We've all heard somebody (maybe ourselves) say, "I'm not a morning person." For many of us, however, being awake and active in the morning is still a necessity because of our work, school, or home life. Here are a few things I recommend for improving your experience in the mornings.
1) Write yourself a morning routine:
It's much easier to navigate the first activities of the day when they are pre-determined. I recommend writing down every single step you do in your morning routine in the order you want to accomplish it. For example, my morning always begins with walking to the kitchen to make coffee, then brushing my teeth. While coffee is brewing, I tidy up around the living areas and kitchen. This is my routine every day, regardless of the day. Write down your routine, then put it somewhere you will see when you wake up.
2) Choose your clothes the night before.
Especially for women, the process of selecting an outfit can be a time and energy suck in the morning. Worse, it uses up important decision making power that would be better spent on more important tasks! Combat this by selecting and setting out your outfit the night before. Other things you can prep the night before can include lunches, packing your work or school bag, and putting any errand-related items in your car so you don't forget them (library books to return, recycling, packages for post office, items to return to a store).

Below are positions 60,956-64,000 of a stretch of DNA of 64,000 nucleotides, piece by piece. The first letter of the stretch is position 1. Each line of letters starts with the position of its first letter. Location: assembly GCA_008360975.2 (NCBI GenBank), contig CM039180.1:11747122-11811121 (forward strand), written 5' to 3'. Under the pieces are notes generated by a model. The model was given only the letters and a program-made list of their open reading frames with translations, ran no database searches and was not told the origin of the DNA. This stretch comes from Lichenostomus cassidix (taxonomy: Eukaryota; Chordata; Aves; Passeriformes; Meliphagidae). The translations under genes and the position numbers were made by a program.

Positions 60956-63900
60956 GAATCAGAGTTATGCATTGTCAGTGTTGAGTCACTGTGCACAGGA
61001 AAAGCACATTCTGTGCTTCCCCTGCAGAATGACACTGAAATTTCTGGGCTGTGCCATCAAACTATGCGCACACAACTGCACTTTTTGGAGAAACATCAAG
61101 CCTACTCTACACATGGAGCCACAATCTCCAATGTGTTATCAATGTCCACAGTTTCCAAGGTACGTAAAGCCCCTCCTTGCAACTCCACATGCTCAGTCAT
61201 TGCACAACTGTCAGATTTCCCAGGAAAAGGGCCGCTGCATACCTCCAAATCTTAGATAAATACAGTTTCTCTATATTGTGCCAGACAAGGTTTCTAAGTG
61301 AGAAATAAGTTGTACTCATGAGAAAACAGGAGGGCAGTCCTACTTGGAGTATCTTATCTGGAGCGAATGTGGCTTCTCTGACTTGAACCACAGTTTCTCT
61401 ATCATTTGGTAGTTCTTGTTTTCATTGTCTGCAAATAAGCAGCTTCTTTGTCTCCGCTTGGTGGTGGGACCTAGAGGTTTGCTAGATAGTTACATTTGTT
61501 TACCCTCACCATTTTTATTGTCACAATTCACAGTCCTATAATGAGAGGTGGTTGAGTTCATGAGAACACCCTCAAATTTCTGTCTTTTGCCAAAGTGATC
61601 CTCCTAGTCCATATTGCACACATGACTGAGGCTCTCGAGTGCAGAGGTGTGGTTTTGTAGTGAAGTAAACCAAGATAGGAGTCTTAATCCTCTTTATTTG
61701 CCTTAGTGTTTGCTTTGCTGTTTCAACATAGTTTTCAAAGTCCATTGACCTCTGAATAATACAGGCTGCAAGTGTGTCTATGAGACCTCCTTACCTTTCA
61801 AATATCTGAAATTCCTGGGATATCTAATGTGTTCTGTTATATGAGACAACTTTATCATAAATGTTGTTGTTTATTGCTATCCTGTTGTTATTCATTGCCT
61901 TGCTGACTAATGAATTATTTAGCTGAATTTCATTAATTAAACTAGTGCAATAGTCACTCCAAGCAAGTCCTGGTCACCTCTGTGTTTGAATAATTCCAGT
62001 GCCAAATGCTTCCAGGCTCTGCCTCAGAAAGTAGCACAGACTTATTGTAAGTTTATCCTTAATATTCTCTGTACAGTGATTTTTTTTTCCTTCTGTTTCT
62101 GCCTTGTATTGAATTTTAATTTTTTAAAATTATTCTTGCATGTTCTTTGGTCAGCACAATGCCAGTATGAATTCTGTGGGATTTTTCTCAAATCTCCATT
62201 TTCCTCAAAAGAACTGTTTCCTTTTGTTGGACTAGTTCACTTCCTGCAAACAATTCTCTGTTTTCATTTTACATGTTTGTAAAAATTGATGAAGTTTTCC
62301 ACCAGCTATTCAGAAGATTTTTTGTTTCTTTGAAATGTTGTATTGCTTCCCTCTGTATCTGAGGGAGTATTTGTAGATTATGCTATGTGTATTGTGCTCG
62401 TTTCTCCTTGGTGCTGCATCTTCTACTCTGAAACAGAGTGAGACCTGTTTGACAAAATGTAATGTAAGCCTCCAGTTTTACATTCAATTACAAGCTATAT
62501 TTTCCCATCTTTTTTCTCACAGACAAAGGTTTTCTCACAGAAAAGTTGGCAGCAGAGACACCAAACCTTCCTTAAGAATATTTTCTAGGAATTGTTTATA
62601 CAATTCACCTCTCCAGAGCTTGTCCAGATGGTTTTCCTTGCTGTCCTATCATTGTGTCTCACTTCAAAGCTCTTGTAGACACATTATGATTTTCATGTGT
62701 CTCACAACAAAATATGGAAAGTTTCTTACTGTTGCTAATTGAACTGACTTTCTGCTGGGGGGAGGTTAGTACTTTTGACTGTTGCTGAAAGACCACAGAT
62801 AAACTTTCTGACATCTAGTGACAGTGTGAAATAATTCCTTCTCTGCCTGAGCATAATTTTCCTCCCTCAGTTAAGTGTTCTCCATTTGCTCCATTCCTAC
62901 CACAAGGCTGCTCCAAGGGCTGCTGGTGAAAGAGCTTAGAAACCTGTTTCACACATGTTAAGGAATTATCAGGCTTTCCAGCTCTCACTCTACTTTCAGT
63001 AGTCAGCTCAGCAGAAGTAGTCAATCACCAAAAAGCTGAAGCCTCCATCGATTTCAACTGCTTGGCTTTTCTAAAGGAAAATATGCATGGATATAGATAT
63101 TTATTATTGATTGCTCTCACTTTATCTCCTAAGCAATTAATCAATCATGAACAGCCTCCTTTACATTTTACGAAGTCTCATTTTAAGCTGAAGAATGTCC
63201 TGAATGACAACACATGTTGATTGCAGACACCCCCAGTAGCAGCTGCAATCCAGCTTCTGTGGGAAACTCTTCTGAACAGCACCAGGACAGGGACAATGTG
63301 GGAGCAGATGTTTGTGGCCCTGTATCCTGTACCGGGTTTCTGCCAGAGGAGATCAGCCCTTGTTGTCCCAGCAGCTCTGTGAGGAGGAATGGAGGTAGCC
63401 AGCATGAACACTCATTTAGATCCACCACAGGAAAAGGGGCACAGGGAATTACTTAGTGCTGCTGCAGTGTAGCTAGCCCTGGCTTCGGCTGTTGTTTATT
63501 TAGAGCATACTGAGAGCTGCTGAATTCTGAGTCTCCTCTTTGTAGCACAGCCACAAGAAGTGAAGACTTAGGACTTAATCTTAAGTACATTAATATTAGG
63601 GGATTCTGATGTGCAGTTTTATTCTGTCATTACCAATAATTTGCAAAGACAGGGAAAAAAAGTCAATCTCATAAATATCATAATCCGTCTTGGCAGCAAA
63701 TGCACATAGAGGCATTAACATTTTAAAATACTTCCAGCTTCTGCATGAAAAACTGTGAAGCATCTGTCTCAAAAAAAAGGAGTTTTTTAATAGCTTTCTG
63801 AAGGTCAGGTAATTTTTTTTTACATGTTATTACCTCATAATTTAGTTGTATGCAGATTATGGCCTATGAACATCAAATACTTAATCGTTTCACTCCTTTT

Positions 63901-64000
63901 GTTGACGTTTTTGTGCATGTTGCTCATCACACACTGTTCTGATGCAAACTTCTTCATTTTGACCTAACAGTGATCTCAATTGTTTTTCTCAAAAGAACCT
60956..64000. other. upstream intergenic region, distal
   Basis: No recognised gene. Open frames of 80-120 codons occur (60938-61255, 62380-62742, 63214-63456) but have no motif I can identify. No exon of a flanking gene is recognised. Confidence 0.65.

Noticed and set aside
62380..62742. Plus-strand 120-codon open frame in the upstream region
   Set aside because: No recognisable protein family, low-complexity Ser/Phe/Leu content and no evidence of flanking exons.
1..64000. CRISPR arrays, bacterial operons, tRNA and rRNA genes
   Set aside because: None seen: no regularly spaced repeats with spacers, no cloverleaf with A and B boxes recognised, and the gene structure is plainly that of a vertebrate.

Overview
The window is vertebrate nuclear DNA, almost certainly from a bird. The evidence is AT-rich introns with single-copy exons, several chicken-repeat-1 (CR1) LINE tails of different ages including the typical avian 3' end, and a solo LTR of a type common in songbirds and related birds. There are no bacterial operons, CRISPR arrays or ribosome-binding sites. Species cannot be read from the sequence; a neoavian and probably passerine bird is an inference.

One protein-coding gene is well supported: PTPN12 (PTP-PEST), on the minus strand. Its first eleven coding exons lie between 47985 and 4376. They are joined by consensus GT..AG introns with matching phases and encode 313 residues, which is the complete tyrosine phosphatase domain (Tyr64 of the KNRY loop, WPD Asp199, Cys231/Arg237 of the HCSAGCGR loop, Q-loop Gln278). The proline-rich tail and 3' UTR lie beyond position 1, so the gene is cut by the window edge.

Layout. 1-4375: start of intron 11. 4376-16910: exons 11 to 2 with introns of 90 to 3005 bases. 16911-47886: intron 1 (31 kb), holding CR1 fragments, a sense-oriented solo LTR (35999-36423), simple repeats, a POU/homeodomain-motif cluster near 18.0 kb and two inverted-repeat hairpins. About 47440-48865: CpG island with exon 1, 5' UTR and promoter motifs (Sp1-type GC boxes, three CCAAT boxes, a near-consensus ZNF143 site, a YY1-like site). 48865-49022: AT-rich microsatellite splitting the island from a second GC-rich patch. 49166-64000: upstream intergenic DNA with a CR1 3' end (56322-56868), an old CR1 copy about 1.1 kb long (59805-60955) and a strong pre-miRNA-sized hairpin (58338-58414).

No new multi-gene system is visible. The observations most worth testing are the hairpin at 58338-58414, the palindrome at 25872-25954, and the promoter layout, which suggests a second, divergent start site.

3) Get enough sleep the night before.
A good morning is created the night before. Getting a good night's sleep (AKA 7-9 hours of uninterrupted snooze time) will set you up for your best chances of feeling rested, alert, and energized the next morning. You can read more about tips for getting a good night's rest here.
4) Practice Gratitude
One of the best ways to break the spiral of negative or stressful thoughts in the morning is by practicing gratitude. Here's a simple exercise: Find some paper and a pen (I use a journal) and make a list of ten things that you are grateful for this morning. Try starting with the basics (I'm grateful to a bed to sleep in) and then see how specific your thoughts can become with moments, relationships, and opportunities you're grateful for.
5) Put yourself before the day's demands.
I recommend waking up about an hour before you actually have to be up to allow yourself time to take care of you. This could include eating a healthy breakfast, sipping tea in your favorite chair, writing in a journal, coloring in an adult coloring book or other creative hobby, reading your favorite magazine, doing yoga, or creating a playlist of new music you want to listen to on your commute to work.
Esther Craven, MT-BC is a board certified music therapist, and the founder and CEO of North Star Therapy. She is passionate about using music to help young adults who are struggling with their mental health so that they can level up in life, be their best selves, and live well. Esther loves to solve problems and is available to hear about your challenges if you schedule a call with her by emailing firstname.lastname@example.org or by clicking here to schedule a call now.